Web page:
The central, I think the decisive, immediate problem in France is that of production. The average level of production in French industry when I was there in March was approximately 90% of the average for 1938. Production is some industries, e.g., coal, rubber, rayon, was better than a hundred per cent. of the 1938 figure but in others it was considerably below even the average of ninety per cent. Furthermore, in some industries the problem of restoring production to pre-war levels involves a tremendous amount of construction to make good the devastation wrought during the war. But, as Benoit Franchon, Secretary General of the Confederation of Labor pointed out to me, “It would be a serious mistake to refer everything to the figures for 1938 and adjudge it good or bad accordingly.” As an example he explained the problem of coal. The problem or increasing production in general is very largely a problem of increasing the supply of coal to French industry. As a result of extraordinary efforts on the part of the miners, coal production has been increased to 110% of the 1938 figure in spite of the fact that tens of thousands of coal miners have returned to their native lands, particularly to Poland. But increased production in the French mines cannot make up for the lack of coal which was previously imported. Before the war France had to import about twenty million tons of coal per year--largely from Germany. Today France needs more than twenty million tons per year, because, in contrast to the policy of national nihilism that finance-capital with its fear of the democratic trend was pursuing, France must now increase iron and steel production sufficiently to cover all her needs. Benoit Franchon pointed out that this means increasing steel production from a little more than six million tons peer year (the 1939 figure) to fifteen million tons per year. Comrade Franchon summarized the general problem of the national production in the following words:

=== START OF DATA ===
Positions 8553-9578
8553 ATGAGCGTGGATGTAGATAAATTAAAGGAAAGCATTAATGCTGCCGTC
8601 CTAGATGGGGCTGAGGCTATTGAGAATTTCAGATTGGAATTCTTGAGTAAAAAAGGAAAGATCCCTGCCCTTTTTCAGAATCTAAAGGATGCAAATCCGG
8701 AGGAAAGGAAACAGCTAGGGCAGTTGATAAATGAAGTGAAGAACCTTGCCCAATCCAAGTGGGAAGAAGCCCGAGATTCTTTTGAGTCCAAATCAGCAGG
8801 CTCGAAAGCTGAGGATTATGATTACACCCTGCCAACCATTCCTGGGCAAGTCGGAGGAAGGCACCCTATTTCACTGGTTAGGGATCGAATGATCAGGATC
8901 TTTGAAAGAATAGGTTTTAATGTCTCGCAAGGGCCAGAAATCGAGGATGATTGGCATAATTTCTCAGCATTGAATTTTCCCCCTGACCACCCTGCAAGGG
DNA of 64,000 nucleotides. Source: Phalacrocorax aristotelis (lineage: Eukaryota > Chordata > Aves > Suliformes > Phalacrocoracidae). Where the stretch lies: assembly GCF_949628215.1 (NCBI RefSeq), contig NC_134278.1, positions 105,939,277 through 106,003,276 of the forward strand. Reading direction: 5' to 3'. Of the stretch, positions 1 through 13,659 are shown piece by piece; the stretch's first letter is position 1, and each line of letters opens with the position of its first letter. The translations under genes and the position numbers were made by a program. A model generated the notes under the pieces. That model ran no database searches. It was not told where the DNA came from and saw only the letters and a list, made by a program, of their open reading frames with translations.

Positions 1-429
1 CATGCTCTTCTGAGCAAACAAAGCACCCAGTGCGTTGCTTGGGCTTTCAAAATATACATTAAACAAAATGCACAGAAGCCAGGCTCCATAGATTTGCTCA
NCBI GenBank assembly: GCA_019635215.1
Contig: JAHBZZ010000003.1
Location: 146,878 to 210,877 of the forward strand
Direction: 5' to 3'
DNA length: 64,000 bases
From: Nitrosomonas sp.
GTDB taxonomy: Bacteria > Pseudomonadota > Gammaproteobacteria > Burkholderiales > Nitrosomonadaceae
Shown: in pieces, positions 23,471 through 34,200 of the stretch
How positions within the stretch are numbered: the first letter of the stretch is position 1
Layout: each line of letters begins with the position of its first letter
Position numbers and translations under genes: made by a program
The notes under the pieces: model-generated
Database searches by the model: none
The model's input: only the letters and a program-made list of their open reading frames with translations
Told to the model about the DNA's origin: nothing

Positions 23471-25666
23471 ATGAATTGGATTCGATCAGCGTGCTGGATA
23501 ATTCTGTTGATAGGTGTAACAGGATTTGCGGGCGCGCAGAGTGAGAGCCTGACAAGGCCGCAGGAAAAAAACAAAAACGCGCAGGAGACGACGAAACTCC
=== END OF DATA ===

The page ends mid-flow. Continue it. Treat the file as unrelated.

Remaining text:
“We must direct the economic reconstruction of our country, and its modernization, towards an industrial system more complete and more coherent than that which existed forme5rly. It must be a system which insures our economic independence and at the same time permits us to take a ;larger share in international trade.”
Is the aim described by Franchon a practical one in the existing situation in France? Jacques Duclos, organization secretary of the nation’s largest political party (1) -- upon whose features I noted striking evidence of the intense strain of his historic six years of underground leadership of the anti-Nazi struggle in France--says that it is, and he quotes voluminous facts concerning the resources of France to support his opinion. What he emphasizes above all is the possibility of raising the general level of productivity in France by: (a) correcting the serious weakness in the country’s heavy industry--the production of means of production; (b) wider and more efficient utilization of water power resources and building central power and industrial plants close to the mines; (c) raising the technical and productive level of both industry and agriculture by modernization of equipment and methods of operation.(2)